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Friday, June 23, 2017

Using Mentor Sentences to Teach Grammar in Middle School



Hey friends,

I recently just finished my first set of Middle School Mentor Sentences. As I've started talking about and posting about Mentor Sentences, I've realized that most teachers fall into the following categories when it comes to implementing mentor sentences:

1. I have no idea what mentor sentences are, but I am intrigued now. 

2. I have seen mentor sentences, but didn't really know where to start. 

3. I have seen mentor sentences, but most ideas seem to be for elementary students, and I want to implement them with my middle school students. 

I was in the third category. I have seen tons of stuff and ideas for mentor sentences for elementary students. Now, to be fair, I have seen some ideas and examples for mentor sentences for middle school, but there was nothing comprehensive for a middle school classroom, and there definitely wasn't anything challenging enough for what I needed for my middle school students. 



I'm a big believer in scaffolded instruction to cover tough concepts like 7th and 8th grade grammar skills (which I have to Google on the daily). 

With these in mind, I realized I really needed to make something that was ready to go for my students every week, much like the resources that I saw for elementary students. 

From what I have seen about mentor sentences, most follow a structure where students make their own noticings about the mentor sentence for the week, on Mondays. After that, the rest of the week is spent focusing on working with the sentence and grammar/language skills for the rest of the week. 

This idea is a true conceptual way for students to build on their knowledge of language and to continue to build their knowledge each week.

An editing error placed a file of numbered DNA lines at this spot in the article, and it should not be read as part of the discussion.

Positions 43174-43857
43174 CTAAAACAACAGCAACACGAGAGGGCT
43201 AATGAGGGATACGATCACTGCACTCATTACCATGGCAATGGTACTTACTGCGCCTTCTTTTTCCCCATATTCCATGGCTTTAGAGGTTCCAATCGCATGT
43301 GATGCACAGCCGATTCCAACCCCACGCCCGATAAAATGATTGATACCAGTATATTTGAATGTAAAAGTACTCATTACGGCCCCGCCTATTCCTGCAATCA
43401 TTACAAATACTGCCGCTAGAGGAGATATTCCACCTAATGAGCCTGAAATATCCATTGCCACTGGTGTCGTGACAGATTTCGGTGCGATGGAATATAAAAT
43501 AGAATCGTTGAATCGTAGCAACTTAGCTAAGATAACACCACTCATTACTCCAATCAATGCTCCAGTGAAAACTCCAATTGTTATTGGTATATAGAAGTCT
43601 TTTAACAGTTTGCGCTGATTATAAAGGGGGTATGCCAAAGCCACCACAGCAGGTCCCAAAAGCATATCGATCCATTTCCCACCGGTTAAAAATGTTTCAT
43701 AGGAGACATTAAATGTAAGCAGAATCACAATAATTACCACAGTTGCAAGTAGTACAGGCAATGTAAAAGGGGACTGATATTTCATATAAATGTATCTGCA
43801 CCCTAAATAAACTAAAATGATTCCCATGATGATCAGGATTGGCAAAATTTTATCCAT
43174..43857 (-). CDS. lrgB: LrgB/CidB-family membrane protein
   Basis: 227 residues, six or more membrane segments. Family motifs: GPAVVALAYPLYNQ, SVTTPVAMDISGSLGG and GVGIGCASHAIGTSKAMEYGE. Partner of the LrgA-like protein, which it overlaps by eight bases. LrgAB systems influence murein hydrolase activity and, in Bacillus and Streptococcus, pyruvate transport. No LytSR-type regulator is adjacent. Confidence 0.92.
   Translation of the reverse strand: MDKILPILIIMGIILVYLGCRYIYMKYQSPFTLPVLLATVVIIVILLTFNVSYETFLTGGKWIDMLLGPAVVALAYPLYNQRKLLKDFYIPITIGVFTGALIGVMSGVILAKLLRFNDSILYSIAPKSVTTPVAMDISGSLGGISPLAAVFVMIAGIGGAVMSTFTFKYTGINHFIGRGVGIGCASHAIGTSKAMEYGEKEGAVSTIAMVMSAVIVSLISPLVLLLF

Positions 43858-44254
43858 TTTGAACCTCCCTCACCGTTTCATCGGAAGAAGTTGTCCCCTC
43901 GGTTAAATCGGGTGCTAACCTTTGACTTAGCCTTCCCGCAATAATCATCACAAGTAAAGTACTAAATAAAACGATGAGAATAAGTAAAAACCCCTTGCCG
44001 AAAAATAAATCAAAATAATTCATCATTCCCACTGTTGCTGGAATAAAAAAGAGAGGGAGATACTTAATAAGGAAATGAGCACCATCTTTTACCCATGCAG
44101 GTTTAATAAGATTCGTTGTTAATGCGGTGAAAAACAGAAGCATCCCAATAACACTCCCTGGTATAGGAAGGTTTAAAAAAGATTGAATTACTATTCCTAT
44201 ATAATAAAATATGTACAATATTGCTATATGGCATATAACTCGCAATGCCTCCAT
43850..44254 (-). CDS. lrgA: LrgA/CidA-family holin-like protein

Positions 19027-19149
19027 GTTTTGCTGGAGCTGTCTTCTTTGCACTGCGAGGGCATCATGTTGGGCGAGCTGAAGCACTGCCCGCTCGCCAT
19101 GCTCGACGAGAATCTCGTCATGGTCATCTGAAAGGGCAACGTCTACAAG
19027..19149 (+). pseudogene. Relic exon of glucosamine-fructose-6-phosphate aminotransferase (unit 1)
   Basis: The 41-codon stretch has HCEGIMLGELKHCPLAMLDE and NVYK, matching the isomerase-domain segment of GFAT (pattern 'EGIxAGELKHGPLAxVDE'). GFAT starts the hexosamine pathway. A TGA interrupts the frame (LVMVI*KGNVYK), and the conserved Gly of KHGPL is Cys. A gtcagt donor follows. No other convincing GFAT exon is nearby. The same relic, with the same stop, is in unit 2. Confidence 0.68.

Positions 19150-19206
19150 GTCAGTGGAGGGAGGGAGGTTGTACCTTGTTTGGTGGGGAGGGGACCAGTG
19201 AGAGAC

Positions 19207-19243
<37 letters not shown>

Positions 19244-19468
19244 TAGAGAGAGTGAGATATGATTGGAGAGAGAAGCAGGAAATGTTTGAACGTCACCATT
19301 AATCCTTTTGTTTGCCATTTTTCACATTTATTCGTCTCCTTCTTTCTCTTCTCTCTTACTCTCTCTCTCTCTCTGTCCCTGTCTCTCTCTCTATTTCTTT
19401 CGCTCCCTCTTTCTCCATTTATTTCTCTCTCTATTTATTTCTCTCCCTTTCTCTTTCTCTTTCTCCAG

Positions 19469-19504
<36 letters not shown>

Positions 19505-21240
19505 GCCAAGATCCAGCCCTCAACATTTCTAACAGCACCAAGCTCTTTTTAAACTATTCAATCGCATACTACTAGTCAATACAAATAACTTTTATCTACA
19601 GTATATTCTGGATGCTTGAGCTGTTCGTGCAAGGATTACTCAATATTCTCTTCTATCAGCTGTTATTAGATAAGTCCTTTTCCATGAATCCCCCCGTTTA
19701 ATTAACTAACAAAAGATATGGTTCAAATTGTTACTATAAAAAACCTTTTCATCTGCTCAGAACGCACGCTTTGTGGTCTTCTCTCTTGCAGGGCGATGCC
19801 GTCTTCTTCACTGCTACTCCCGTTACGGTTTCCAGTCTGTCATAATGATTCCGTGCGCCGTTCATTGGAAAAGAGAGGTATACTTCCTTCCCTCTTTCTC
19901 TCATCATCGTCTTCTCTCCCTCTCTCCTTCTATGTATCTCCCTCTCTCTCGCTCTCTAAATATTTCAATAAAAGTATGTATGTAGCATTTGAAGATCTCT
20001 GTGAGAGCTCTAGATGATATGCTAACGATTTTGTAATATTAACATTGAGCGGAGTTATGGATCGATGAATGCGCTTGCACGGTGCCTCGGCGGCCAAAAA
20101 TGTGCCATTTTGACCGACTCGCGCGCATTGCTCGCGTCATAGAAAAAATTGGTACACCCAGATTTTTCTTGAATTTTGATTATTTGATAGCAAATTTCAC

The image below is what a typical week looks like in my middle school ELA classroom: 


In order to prevent students from saying, "I don't notice anything," I created the following Monday Musings sheets for students to reference each Monday. I laminated some for each of my table groups and taped them to a desk. I also made chart papers to make sure they have no excuses for what they need to do. 

Eventually this becomes second nature to students, but in the beginning, it's definitely a necessity. 




As a teacher who has gone from 5th to 6th and then to 7th and 8th grade, I've realized that my needs for my students change each time I move grade levels. So even if I use the same concepts or structures in each of the grades, I often need to make adjustments based on the challenge I need my students to have or the amount of time I have in my class periods. 

Because of that, I created three different options (each one with my three different schools and grade levels in mind) hopefully to meet all your needs too. 

 This first option is great if students have binders or if you want them to turn them in each week. I love that this is set up for them, so there are no questions on what they should do each day. The con would be that they might want to try and do all they work ahead of time (not the end of the world-- but something that could and probably will happen). Also, it does require copies each week. My first school, this would have been no problem, because we had limitless copies. Since then, my last two schools just don't give us much in the way of copies, so this isn't the format I use.